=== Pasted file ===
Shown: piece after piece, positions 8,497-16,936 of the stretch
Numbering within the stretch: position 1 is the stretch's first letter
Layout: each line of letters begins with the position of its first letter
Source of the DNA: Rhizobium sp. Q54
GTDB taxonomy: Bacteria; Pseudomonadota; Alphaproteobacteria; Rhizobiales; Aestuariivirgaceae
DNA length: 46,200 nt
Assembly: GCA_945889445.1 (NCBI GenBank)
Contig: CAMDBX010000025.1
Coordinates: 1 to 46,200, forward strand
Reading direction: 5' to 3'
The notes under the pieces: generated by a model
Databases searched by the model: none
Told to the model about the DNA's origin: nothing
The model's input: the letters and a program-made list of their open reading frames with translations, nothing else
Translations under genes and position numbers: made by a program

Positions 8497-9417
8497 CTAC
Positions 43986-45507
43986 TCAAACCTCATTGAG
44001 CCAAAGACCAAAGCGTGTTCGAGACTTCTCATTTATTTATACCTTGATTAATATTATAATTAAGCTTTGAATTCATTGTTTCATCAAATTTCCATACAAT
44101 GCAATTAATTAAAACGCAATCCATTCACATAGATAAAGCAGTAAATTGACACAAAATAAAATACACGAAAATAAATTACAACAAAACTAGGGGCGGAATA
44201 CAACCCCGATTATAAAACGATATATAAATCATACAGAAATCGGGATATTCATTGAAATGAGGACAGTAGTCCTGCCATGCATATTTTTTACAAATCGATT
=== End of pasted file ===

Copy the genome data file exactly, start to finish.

Shown: piece after piece, positions 8,497-16,936 of the stretch
Numbering within the stretch: position 1 is the stretch's first letter
Layout: each line of letters begins with the position of its first letter
Source of the DNA: Rhizobium sp. Q54
GTDB taxonomy: Bacteria; Pseudomonadota; Alphaproteobacteria; Rhizobiales; Aestuariivirgaceae
DNA length: 46,200 nt
Assembly: GCA_945889445.1 (NCBI GenBank)
Contig: CAMDBX010000025.1
Coordinates: 1 to 46,200, forward strand
Reading direction: 5' to 3'
The notes under the pieces: generated by a model
Databases searched by the model: none
Told to the model about the DNA's origin: nothing
The model's input: the letters and a program-made list of their open reading frames with translations, nothing else
Translations under genes and position numbers: made by a program

Positions 8497-9417
8497 CTAC
Positions 43986-45507
43986 TCAAACCTCATTGAG
44001 CCAAAGACCAAAGCGTGTTCGAGACTTCTCATTTATTTATACCTTGATTAATATTATAATTAAGCTTTGAATTCATTGTTTCATCAAATTTCCATACAAT
44101 GCAATTAATTAAAACGCAATCCATTCACATAGATAAAGCAGTAAATTGACACAAAATAAAATACACGAAAATAAATTACAACAAAACTAGGGGCGGAATA
44201 CAACCCCGATTATAAAACGATATATAAATCATACAGAAATCGGGATATTCATTGAAATGAGGACAGTAGTCCTGCCATGCATATTTTTTACAAATCGATT